New ICD-10 Codes for Dravet Syndrome
Having the appropriate coding in a patient’s medical record may also make it easier to secure coverage for indicated medications and medical testing required for recognized co-morbidities of the disease. And, without a specific ICD-10 code, it is difficult to track how many people have the disease and where they are located. If patients are not being properly coded, we might not be accurately tracking all of the characteristics of the disease, as well as assuring that patients are receiving appropriate care.
The new codes are:
- G40.83 Dravet syndrome
Polymorphic epilepsy in infancy (PMEI)
Severe myoclonic epilepsy in infancy (SMEI)
- G40.833 Dravet syndrome, intractable, with status epilepticus
- G40.834 Dravet syndrome, intractable, without status epilepticus
Treatment Information for Families
Seizure Medications and Treatments
Dravet syndrome is a spectrum disorder, meaning patients present with a wide range of severity and seizure types, and no two patients respond to treatment the same way. Still, several medications have been beneficial to many patients (sometimes called “first, second, and third line treatments”) and some medications can make seizures worse in patients (called “contraindicated” medications) due to their effects on the sodium ion channel. Below are the expert consensus recommendations on treatment of Dravet syndrome (also found in the section above as a figure). Even with top medication choices, most patients will not achieve complete seizure freedom; families work with doctors to maximize quality of life and reduce the amount of side effects while achieving the best seizure control. This balance can look different for every family.
1st Line: valproate (Depakene)
2nd Line: fenfluramine (Fintepla), stiripentol (Diacomit), clobazam (Onfi)
3rd Line: cannabidiol (pharmaceutical grade, Epidiolex)
4th Line: topirimate (Topamax), ketogenic diet/ modified Atkins diet, other (“other” includes: vagus nerve stimulation, levetiracetam, zonisamide, bromides, clonazepam, and ethosuximide)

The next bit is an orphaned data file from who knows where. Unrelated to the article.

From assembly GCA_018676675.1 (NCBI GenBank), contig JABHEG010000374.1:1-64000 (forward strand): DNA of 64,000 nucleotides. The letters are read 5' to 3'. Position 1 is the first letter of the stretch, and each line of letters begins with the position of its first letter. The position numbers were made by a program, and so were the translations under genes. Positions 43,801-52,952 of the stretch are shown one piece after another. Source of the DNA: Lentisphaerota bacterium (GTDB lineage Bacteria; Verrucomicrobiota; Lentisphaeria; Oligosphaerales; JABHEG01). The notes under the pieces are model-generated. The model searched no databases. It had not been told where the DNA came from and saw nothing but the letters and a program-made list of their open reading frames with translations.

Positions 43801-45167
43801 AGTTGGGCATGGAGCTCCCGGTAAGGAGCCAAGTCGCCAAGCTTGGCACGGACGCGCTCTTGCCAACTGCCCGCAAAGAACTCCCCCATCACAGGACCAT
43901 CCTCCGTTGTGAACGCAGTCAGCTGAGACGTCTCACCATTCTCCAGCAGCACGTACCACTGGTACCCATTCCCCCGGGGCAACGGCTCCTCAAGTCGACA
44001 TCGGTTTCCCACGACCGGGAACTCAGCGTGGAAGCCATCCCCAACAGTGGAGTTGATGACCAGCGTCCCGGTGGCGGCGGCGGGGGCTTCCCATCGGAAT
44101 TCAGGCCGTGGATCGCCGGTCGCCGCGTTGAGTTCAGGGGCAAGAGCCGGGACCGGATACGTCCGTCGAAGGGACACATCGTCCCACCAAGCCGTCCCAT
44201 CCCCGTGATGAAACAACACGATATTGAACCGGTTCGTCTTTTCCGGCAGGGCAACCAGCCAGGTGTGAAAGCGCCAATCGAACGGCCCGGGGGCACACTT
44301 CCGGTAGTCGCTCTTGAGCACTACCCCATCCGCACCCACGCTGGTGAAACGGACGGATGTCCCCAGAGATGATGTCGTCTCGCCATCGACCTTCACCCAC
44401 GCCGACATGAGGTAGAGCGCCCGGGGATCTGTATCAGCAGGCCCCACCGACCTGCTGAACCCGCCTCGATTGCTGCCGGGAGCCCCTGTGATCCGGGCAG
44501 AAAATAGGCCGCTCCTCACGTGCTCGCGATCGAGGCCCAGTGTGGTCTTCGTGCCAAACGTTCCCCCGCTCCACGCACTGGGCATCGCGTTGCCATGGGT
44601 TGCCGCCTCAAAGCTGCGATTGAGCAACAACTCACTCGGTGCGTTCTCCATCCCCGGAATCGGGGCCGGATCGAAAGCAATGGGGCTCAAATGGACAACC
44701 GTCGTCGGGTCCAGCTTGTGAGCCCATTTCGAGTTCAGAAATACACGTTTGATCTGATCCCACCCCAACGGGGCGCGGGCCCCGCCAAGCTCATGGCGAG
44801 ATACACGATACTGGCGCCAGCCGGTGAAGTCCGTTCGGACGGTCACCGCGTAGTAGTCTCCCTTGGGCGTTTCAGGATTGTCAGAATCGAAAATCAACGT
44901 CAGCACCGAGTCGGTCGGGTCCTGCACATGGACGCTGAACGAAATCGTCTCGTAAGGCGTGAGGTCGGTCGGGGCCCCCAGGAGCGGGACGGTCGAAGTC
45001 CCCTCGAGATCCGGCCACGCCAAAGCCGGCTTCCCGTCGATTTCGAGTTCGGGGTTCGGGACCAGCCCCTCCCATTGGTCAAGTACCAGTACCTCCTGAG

AVOID: carbamazepine (Tegretol, Celepsin, Cargagen), oxcarbazepine (Trileptal), lamotrigine (Lamictal), phenytoin** (Dilantin, Epanutin)
**can be considered for treatment of status epilepticus
Vagus Nerve Stimulation (or VNS) is listed under “other” as a fourth line treatment. While it can be effective, the benefits are limited, often resulting in less than 50% reduction in seizures. For this reason, experts recommend failure of the majority of first through fourth line treatment options before considering VNS.
Epilepsy surgeries beyond VNS are generally unsuccessful in Dravet syndrome. Experts agree that corpus callosotomy has no therapeutic role in Dravet syndrome and temporal lobectomy should not be considered.
Several patients utilize other treatment options, such as IVIG (intravenous immunoglobulin) therapy, but there are not studies that examine the effectiveness of this treatment option.
Treating Seizure Emergencies
Many patients with Dravet syndrome experience prolonged seizures (status epilepticus) that require emergency intervention. Patients with Dravet syndrome should have an at-home rescue medication, typically a benzodiazepine, that is given during the seizure to stop it. Rescue medications can be administered in a variety of ways depending on the medication, including rectal, nasal, and buccal routes. Discuss options with your neurologist to find the medication and administration route that best meets the needs of the patient. Every patient with epilepsy should have a Seizure Action Plan that outlines how to respond in a seizure emergency. Visit seizureactionplans.org to learn more about developing a plan with your loved one’s neurologist.
Common rescue medications include:
- clonazepam (Klonopin)
- diazepam (Diastat, Valtoco)
- lorazepam (Ativan)
- midazolam (Versed, Nayzilam)
Learn and avoid seizure triggers whenever possible. Common triggers for patients with Dravet syndrome include rapid changes in environmental and/or body temperature, illness, stress, over-excitement, patterns, and flickering lights. Fevers should always be treated aggressively with a plan established with the pediatrician and/or neurologist.
Children with Dravet syndrome typically need constant care and supervision, as well as help in avoiding seizure triggers (such as warm temperatures, abrupt temperature changes, overexertion, light/patterns, or excitement). Patients with Dravet syndrome may experience injury or even death from seizures, seizure-related accidents, status epilepticus, or serious illness. Patients with Dravet syndrome are at particularly high risk from Sudden Unexpected Death in Epilepsy (SUDEP). SUDEP is not fully understood, but often occurs following a seizure while patients are asleep. Nighttime monitoring and seizure detection devices may reduce the risk of SUDEP. Equipment that has been found by families to be useful in the day-to-day management of Dravet syndrome includes video monitoring, protective helmets, cooling vests, pulse oximeters, seizure alarms, and glasses with colored lenses (for photosensitivity).
- DSF offers Patient Assistance Grants that can help with costs for equipment not covered by insurance.
- The DannyDid Foundation offers grants to assist with the cost of seizure-safety and monitoring devices.
Coping as a Family
A child’s chronic illness will have both direct and indirect effects on family members and their relationships. It is not uncommon for family members to feel denial, anger, fear, shock, confusion, self-blame, and helplessness. Family and grief counseling can help families deal with the complexities of chronic illness.